File system crash consistency and performance

Crash consistency

POSIX guarantees a certain amount of consistency of file operations during normal operation: E.g., consider an editor editing file F; after a while, the user saves the file, and the editor implements this request by writing the new contents to a new file, say #F#, then renaming #F# into F. Another process opening F will either get the old file, or the new file.

POSIX does not make any useful guarantees in case of a crash (i.e., OS crash, power outage or the like), but what would we like file systems to do? A naive approach would be to perform all writes to persistent memory synchronously (i.e., wait for them to complete), and perform operations such as renames in a way that we see no inconsistent state. In case of a crash we would see the same file system state that was current (and visible to other processes) right before the crash.

While this approach may perform ok for editing, workloads that write a lot of data (e.g., untarring a file) would be slowed down a lot by this approach. So file systems usually compromise on consistency in favour of efficiency. How should they do that? There are at least two positions:

Following this position, the application should tell the file system through the fsync() system call when it wants a specific file to be persistent. This position is taken by, e.g., Ted Ts'o, implementor of the ext4 file system. In our example, this would mean an fsync() of #F# right after writing its contents, maybe an fsync of the directory containing #F# after that, and an fsync of the directory containing F after the rename. If the application does enough fsyncs (and it's not obvious how much is enough; I am not aware of a guide for achieving consistency using fsync), the data will be consistent, if not, there may be data loss and the file system developer will blame the application and deny any responsibility.
The file system guarantees that the persistent state represents one of the states visible in normal operation before the crash; i.e., the user may lose some updates that other processes could see before the crash, but if the application esured consistency in normal operation, the persistent state will be a consistent state. In our example F would contain either the old or the new state, no fsyncs required. However, you probably want to sync before reporting the completion of a transaction (say, confirm a purchase) to a remote user. My position is that file systems should give this guarantee. Unfortunately, last I looked among the Linux file systems, only NILFS2 gave this consistency guarantee. The advocates of the implementation-oriented approach denigrate this as O_PONIES, because they want users to think that this is unrealistic.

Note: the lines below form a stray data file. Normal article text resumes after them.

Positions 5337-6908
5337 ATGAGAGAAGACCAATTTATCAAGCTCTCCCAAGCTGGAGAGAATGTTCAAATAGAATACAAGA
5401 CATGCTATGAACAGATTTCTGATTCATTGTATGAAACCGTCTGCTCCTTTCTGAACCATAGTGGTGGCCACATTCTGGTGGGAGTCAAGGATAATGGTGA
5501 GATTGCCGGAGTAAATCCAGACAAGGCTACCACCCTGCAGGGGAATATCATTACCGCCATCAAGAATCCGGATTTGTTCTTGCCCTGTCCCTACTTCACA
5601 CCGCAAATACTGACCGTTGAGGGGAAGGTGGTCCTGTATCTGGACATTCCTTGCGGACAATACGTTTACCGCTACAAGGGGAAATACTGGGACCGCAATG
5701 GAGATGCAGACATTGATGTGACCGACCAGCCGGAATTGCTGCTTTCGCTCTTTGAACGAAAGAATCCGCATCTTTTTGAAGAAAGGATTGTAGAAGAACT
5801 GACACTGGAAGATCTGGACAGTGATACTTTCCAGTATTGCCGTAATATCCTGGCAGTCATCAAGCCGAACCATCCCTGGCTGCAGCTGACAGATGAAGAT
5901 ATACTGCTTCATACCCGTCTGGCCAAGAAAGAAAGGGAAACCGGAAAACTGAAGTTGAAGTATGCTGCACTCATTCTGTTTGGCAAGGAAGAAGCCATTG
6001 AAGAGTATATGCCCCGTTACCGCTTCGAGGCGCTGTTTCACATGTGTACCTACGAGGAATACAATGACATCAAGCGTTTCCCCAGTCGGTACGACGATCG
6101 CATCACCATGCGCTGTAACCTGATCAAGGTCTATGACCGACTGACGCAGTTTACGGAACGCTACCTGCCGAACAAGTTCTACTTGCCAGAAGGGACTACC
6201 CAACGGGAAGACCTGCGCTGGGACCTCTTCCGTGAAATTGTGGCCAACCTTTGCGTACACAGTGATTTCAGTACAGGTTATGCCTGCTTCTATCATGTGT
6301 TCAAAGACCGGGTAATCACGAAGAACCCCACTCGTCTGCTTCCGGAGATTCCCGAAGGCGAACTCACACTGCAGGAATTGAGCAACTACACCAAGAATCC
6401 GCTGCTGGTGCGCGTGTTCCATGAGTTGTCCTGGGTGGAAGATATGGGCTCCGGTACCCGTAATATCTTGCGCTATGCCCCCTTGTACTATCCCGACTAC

One advantage of the semantics-oriented approach is that an application that is debugged for consistency in case of ordinary operation is automatically consistent (albeit not necessarily up-to-date) in case of a crash.


A frequent argument for the implementation-oriented approach is that it provides better performance. It may appear that way if you benchmark an application with a given number of fsyncs, but that results in different crash consistency guarantees.

In particular, if the application does not perform any fsyncs, the implementation-oriented file system does not guarantee any crash consitency, while the semantics-oriented file system does perform as consistently as ever.